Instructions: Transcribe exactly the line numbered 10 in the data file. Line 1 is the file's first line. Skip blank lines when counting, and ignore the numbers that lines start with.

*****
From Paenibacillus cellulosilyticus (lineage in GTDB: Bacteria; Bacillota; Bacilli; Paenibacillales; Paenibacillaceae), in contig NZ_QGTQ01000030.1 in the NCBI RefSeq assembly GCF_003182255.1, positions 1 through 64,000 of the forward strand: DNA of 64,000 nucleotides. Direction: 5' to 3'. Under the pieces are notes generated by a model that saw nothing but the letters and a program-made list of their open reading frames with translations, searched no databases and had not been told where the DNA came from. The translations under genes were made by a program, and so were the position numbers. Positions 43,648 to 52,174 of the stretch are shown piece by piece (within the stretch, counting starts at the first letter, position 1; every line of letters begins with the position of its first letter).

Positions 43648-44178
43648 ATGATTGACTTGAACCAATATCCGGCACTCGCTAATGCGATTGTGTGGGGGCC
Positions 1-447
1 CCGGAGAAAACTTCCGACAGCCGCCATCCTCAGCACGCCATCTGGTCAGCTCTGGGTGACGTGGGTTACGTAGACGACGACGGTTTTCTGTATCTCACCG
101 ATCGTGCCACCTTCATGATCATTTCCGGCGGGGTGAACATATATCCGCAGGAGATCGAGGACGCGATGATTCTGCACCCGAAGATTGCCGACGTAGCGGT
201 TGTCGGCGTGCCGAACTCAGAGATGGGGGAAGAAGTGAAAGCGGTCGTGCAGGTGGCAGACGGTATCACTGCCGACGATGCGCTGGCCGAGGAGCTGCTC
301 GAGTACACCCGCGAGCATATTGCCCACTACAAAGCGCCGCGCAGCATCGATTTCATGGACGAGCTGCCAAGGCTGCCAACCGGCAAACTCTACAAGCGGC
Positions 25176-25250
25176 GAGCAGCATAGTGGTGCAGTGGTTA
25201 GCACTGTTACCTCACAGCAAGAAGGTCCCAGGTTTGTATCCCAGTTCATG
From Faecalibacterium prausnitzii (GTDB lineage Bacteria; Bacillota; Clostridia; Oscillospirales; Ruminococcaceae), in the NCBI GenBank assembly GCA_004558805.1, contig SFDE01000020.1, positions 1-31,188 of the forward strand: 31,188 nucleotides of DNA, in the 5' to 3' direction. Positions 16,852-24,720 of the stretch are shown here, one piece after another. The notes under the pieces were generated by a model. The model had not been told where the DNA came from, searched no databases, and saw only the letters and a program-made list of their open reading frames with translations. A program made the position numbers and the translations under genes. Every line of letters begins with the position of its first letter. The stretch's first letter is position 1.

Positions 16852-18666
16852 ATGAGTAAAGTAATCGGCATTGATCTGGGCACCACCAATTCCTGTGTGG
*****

25176 GAGCAGCATAGTGGTGCAGTGGTTA